Proving a will by Petition to Appoint Commission
Before a will can be admitted to probate for administration, it must first be proven for its validity according to the terms in Florida Statute §733.201. Most often, a will is either self proving or can be proven by the oath of an attesting witness. If the oath of a witness is necessary, the witness usually takes the oath at the courthouse in front of a deputy clerk or judge. This is the most efficient method; however, there are some instances where the witness is either unwilling or unable to take the oath at the courthouse. If you have a will with no self-proof affidavit and are unable to get a witness to the courthouse, you have the option to do a petition to appoint commission.
What is a petition to appoint commission?
A petition to appoint commission is a process where you petition the court to appoint a commissioner to take the oath of a witness outside of the courthouse. By doing a petition to appoint commission, the witness’s oath can still be obtained even if they can’t make it to the courthouse. Instead, the oath is administered wherever the witness is.
What happens when you petition to appoint commission?
Once petitioned, the court can appoint a commissioner. The commissioner must be qualified to administer an oath. The qualified commissioner must then go to where the witness is to administer and certify the oath of witness to will. When the commission has been properly executed, the commissioner files the necessary documents, and the will can then be admitted to probate.
Florida Probate Rule 5.230: “Commission to Prove Will” describes the details of a petition to appoint commission:
(a) Petition. On petition the court may appoint a commissioner to take the oath of any person qualified to prove the will under Florida law. The petition must set forth the date of the will and the place where it was executed, if known; the names of the witnesses and address of the witness whose oath is to be taken; and the name, title, and address of the proposed commissioner.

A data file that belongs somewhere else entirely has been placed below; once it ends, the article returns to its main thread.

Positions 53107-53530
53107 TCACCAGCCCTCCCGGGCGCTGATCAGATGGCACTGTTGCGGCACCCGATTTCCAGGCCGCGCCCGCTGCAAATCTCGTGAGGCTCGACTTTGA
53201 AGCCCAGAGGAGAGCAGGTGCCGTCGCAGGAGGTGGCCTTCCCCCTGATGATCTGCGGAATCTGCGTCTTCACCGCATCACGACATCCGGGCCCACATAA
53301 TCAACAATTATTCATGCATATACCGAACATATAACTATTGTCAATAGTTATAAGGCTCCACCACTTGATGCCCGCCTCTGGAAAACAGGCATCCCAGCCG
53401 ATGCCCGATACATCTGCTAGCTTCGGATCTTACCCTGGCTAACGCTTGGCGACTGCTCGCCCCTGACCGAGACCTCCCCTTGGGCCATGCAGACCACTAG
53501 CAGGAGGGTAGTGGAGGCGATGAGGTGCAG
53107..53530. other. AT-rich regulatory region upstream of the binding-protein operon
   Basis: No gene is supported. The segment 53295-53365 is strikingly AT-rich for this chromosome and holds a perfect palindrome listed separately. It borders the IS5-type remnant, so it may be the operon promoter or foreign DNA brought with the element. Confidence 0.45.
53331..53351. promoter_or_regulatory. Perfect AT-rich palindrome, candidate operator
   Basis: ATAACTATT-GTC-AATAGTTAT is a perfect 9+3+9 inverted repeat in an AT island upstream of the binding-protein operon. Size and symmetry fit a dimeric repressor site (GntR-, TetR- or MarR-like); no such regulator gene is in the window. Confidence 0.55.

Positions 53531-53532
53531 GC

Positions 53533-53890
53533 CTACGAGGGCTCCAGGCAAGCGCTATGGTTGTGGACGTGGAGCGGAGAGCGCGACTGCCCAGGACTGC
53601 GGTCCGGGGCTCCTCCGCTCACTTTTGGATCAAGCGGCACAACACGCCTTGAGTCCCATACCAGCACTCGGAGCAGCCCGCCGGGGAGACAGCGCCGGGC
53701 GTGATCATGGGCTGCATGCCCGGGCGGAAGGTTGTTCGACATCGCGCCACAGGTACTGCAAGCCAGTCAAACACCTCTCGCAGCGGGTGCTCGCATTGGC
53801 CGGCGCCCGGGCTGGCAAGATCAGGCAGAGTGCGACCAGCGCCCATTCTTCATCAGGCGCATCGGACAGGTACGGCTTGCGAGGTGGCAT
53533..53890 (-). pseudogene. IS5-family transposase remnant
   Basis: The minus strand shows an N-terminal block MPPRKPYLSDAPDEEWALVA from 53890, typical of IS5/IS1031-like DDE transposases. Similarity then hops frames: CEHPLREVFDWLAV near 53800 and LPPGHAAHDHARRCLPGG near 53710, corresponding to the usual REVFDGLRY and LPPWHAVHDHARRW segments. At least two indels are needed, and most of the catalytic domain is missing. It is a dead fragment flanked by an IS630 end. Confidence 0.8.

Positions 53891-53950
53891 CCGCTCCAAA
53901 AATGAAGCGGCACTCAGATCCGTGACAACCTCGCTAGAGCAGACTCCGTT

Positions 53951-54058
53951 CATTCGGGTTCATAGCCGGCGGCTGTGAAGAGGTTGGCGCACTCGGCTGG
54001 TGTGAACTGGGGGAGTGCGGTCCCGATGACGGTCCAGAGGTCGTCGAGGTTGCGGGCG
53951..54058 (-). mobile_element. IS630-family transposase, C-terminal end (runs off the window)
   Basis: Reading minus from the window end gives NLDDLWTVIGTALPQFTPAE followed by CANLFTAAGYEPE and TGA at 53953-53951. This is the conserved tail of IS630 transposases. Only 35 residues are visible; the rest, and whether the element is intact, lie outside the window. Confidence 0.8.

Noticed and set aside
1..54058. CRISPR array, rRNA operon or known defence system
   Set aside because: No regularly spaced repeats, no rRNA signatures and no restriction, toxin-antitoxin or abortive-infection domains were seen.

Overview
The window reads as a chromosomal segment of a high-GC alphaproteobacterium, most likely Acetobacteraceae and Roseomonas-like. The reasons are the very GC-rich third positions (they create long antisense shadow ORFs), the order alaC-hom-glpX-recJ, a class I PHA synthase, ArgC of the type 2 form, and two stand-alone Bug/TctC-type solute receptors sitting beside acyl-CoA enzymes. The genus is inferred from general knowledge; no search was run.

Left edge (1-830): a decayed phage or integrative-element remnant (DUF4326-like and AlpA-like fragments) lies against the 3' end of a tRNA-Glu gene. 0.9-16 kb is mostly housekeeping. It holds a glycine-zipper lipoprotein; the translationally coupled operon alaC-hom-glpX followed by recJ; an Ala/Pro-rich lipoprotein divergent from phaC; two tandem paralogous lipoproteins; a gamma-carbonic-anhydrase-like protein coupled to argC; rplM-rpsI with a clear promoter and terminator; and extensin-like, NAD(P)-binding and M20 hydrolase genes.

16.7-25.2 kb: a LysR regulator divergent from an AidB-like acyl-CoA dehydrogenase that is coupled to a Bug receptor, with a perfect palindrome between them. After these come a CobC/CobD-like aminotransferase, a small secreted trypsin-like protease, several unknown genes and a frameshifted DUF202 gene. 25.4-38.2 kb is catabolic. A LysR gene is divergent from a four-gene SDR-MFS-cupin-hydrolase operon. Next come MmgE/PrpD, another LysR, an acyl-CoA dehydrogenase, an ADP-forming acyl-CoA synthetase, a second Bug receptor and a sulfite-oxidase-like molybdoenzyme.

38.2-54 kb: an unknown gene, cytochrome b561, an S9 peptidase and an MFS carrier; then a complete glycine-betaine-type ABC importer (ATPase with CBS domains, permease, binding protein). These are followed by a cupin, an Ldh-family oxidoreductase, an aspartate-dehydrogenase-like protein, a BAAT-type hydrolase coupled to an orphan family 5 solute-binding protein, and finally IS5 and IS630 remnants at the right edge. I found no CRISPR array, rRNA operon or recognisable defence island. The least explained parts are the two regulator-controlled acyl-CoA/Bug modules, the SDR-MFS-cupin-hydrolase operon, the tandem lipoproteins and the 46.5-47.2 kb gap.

(b) Commission. The commission must be directed to a person who is authorized to administer an oath by the laws of Florida, the United States of America, or the state or country where the witness may be found, and it shall empower the commissioner to take the oath of the witness to prove the will and shall direct the commissioner to certify the oath and file the executed commission, copy of the will, oath of the witness, and certificate of commissioner. An oath of the commissioner is not required.
(c) Mailing or Delivery. The petitioner or the petitioner’s attorney must cause the commission, together with a copy of the will, the oath, and the certificate of commissioner, to be mailed or delivered to the commissioner.
(d) Filing. The executed commission, copy of the will, oath of the witness, and certificate of commissioner must be filed.
Is proving a will part of every estate?
In most cases where an attorney has supervised the execution of estate planning documents, the will is self-proving. In other cases, an oath of one of the witnesses is necessary. This part of an estate is not usually included with the costs quoted by many attorneys. There is usually a fee associated with proving up a will that for whatever reason is not self-proving.
Contact us today if you require a petition to appoint commission.
A petition to appoint commission is an effective way to prove a will if there is no self-proof affidavit and the witnesses are unwilling or unable to take the oath at the courthouse. If you need of a petition to appoint commission, contact us today.
Written by Alison N. Koukoulis
Edited by Patrick D. Quarles